August 13, 2008

Oil, Gas Projects Threaten Western Amazon

U.S. scientists say they've found oil and gas projects in the western Amazon are threatening not only biodiversity, but also the area's indigenous peoples.

The study by Duke University and two non-profit organizations -- Save America's Forests and Land Is Life -- found the western Amazon, home to the most biodiverse and intact rainforest left on Earth, might soon be covered with oil rigs and pipelines.

Researchers said more than 180 oil and gas "blocks" -- areas zoned for exploration and development -- now cover more than 170 million acres across the western Amazon, which includes Bolivia, Colombia, Ecuador, Peru and western Brazil.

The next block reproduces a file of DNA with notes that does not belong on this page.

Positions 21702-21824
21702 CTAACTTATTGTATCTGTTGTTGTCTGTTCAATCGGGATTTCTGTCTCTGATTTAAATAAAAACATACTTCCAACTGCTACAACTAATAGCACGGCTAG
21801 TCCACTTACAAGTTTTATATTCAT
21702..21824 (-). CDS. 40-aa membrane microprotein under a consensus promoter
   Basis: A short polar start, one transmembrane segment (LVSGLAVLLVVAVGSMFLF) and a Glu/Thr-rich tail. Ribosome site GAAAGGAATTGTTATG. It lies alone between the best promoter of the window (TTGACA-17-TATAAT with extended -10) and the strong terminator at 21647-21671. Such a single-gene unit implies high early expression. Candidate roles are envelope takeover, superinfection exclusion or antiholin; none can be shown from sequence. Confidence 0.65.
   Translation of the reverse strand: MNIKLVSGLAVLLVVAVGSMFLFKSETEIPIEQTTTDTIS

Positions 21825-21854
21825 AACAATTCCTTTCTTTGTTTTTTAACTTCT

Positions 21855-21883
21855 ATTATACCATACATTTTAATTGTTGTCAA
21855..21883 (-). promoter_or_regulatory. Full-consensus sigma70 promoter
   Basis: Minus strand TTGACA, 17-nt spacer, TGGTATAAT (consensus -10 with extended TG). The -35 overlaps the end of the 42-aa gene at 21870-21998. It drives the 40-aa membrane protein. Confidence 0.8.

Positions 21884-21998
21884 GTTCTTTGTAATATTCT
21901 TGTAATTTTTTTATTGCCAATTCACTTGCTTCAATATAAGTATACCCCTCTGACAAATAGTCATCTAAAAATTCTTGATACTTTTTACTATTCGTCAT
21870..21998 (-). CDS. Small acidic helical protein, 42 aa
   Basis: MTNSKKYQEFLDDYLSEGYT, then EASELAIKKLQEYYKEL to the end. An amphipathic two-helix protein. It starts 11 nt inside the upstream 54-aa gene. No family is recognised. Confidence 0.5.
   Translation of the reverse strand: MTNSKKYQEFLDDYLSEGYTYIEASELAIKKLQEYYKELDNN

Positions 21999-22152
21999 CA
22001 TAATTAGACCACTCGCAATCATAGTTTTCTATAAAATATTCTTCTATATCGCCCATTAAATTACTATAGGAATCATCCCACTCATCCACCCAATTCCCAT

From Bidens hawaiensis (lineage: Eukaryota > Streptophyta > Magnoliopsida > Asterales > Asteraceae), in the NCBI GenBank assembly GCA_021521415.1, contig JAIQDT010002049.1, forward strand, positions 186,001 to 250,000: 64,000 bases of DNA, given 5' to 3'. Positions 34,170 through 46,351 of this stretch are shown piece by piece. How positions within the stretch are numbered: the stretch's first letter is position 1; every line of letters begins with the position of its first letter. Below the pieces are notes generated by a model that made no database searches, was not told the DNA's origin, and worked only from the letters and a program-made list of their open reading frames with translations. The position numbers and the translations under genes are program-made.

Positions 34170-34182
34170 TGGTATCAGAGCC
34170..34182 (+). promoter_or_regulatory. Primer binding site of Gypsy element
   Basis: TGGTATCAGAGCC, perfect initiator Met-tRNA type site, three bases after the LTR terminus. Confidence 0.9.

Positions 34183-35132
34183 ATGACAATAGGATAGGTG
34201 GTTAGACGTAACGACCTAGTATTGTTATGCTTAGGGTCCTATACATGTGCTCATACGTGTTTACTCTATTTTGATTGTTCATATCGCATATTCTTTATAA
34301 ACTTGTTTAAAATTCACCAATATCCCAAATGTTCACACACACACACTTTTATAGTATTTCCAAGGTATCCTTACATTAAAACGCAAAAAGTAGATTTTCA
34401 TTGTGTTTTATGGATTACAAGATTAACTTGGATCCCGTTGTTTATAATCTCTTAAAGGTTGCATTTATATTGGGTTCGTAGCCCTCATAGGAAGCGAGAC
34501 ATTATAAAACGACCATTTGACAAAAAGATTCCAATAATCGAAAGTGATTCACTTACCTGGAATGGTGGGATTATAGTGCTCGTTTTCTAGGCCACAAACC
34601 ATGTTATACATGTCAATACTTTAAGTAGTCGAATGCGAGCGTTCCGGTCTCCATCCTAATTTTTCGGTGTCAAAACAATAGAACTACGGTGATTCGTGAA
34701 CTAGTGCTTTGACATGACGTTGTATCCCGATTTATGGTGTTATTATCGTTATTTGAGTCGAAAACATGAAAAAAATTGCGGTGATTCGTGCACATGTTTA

"We found that the oil and gas blocks overlap perfectly with the most biodiverse part of the Amazon for birds, mammals and amphibians," said study co-author Dr. Clinton Jenkins of Duke University. "The threat to amphibians is of particular concern because they are already the most threatened group of vertebrates worldwide."

The scientists said even national parks are not immune, with exploration and development blocks covering the Yasuní National Park in Ecuador and the Madidi National Park in Bolivia.

The study appears in the online journal PLoS One.